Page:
Why was the EU so harsh? EU leaders and bond rating agencies wanted to make sure Greece wouldn't use the new debt to pay off the old. Germany, Poland, Czech Republic, Portugal, Ireland, and Spain had already used austerity measures to strengthen their own economies. Since they were paying for the bailouts, they wanted Greece to follow their examples. Some EU countries like Slovakia and Lithuania refused to ask their taxpayers to dig into their pockets to let Greece off the hook.10 These countries had just endured their own austerity measures to avoid bankruptcy with no help from the EU.

In 2011, the European Financial Stability Facility added 190 billion euros to the bailout. Despite the name change, that money also came from EU countries.

By 2012, Bondholders finally agreed to a haircut, exchanging 77 billion euros in bonds for debt worth 75% less.

In 2014, Greece’s economy appeared to be recovering, as it grew 0.7%. The government successfully sold bonds and balanced the budget.

In January 2015, voters elected the Syriza party to fight the hated austerity measures. On June 27, Greek Prime Minister Alexis Tsipras announced a referendum on the measures. He falsely promised that a "no" vote would give Greece more leverage to negotiate a 30% debt relief with the EU. On June 30, 2015, Greece missed its scheduled 1.55 billion euros payment.11 Both sides called it a delay, not an official default. Two days later, the IMF warned that Greece needed 60 billion euros in new aid. It told creditors to take further write-downs on the more than 300 billion euros Greece owed them.

On July 5, Greek voters said "no" to austerity measures.12 The instability created a run on the banks. Greece sustained extensive economic damage during the two weeks surrounding the vote. Banks closed and restricted ATM withdrawals to 60 euros per day. It threatened the tourism industry at the height of the season, with 14 million tourists visiting the country. The European Central Bank agreed to recapitalize Greek banks with 10 billion euros to 25 billion euros, allowing them to reopen.13

Banks imposed a 420 euros weekly limit on withdrawals. That prevented depositors from draining their accounts and worsening the problem. It also helped reduce tax evasion. People turned to debit and credit cards for purchases. As a result, federal revenue increased by 1 billion euros a year.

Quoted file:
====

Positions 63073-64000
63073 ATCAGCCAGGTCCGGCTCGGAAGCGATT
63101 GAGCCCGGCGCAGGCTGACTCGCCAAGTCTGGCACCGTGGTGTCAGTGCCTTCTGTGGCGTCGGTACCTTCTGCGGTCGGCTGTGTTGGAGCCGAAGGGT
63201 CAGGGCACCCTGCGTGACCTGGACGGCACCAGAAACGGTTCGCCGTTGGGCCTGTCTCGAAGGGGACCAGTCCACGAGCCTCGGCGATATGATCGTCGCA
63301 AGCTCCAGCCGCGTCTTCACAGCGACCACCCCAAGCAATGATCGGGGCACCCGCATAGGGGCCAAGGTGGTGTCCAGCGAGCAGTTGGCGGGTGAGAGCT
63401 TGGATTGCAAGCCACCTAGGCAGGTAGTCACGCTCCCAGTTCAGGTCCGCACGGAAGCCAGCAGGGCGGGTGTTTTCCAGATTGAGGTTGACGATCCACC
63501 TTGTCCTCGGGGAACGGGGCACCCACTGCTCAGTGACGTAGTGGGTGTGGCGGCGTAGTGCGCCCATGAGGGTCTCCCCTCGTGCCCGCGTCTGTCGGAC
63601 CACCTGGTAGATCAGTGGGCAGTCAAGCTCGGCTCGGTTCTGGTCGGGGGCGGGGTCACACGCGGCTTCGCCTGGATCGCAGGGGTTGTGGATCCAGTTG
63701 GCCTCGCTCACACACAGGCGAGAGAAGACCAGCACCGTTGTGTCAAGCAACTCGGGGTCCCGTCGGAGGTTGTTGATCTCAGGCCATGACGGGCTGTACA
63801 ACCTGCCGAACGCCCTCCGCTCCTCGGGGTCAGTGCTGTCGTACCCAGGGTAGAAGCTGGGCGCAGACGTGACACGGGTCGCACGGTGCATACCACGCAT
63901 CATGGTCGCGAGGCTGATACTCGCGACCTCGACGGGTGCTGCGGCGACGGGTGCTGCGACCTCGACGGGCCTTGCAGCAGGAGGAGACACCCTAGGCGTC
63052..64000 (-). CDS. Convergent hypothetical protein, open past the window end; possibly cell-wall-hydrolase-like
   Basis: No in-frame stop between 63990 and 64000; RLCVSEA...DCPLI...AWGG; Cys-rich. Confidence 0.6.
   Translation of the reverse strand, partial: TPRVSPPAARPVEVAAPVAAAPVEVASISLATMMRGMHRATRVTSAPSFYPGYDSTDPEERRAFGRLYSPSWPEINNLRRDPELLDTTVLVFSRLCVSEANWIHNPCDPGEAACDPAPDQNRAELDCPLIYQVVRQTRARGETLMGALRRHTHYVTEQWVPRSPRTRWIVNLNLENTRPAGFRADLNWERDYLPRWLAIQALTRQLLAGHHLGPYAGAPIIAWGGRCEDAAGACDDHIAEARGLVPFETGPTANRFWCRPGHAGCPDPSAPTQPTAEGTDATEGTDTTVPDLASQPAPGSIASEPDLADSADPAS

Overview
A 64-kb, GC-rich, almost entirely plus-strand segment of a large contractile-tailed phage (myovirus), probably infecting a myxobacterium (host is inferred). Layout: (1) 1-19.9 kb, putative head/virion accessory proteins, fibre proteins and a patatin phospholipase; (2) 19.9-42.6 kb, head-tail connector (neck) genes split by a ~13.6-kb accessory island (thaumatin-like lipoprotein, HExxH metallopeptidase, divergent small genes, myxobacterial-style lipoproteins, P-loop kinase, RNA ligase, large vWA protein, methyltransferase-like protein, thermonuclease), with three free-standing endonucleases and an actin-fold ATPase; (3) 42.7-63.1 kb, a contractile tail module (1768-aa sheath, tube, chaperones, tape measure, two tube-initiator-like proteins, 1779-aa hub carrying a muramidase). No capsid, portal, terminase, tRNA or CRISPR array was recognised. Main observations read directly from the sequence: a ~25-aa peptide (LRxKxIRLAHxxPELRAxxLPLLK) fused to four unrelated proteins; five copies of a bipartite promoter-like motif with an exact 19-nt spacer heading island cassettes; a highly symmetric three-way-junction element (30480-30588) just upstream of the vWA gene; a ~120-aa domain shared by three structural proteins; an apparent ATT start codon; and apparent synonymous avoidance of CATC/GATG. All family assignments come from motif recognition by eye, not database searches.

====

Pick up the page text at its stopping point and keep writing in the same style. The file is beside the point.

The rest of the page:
On July 15, the Greek parliament passed the austerity measures despite the referendum.14 Otherwise, it would not receive the EU loan of 86 billion euros. The ECB agreed with the IMF to reduce Greece’s debt. It lengthened the terms, thus reducing net present value. Greece would still owe the same amount. It could just pay it over a longer time period.

On July 20, Greece made its payment to the ECB, thanks to a loan of 7 billion euros from the EU emergency fund. The United Kingdom demanded the other EU members guarantee its contribution to the bailout.

On September 20, Tsipras and the Syriza party won a snap election.15 It gave them the mandate to continue to press for debt relief in negotiations with the EU. However, they also had to continue with the unpopular reforms promised to the EU.

In November, Greece's four biggest banks privately raised 14.4 euros billion as required by the ECB.16 The funds covered bad loans and returned the banks to full functionality. Almost half of the loans banks had on their books were in danger of default. Bank investors contributed this amount in exchange for the 86 billion euros in bailout loans. The economy contracted 0.2%.

In March 2016, the Bank of Greece predicted the economy would return to growth by the summer. It only shrank 0.2% in 2015, but the Greek banks were still losing money. They were reluctant to call in bad debt, believing that their borrowers would repay once the economy improved. That tied up funds they could have lent to new ventures.

On June 17, the EU's European Stability Mechanism disbursed 7.5 billion euros to Greece.17 It planned to use the funds to pay interest on its debt. Greece continued with austerity measures. It passed legislation to modernize the pension and income tax systems. It promised to privatize more companies, and sell off nonperforming loans.

In May 2017, Tsipras agreed to cut pensions and broaden the tax base. In return, the EU loaned Greece another 86 billion euros.13 Greece used it to make more debt payments. Tsipras hoped that his conciliatory tone would help him reduce the 293.2 billion euros in outstanding debt. But the German government wouldn't concede much before its September presidential elections.

In July, Greece was able to issue bonds for the first time since 2014. It planned to swap notes issued in the restructuring with the new notes as a move to regain investors' trust.

On January 15, 2018, the Greek parliament agreed on new austerity measures to qualify for the next round of bailouts. On January 22, the eurozone finance ministers approved 6 billion to 7 billion euros.13 The new measures made it more difficult for union strikes to paralyze the country. They helped banks reduce bad debt, opened up the energy and pharmacy markets, and recalculated child benefits.

On August 20, 2018, the bailout program ended.2 Most of the outstanding debt is owed to the EU emergency funding entities. These are primarily funded by German banks.

- European Financial Stability Mechanism and European Stability
- Mechanism: 168 billion euros
- Eurozone governments: 53 billion euros.
- Private investors: 34 billion euros.
- Greek government bond holders: 15 billion euros.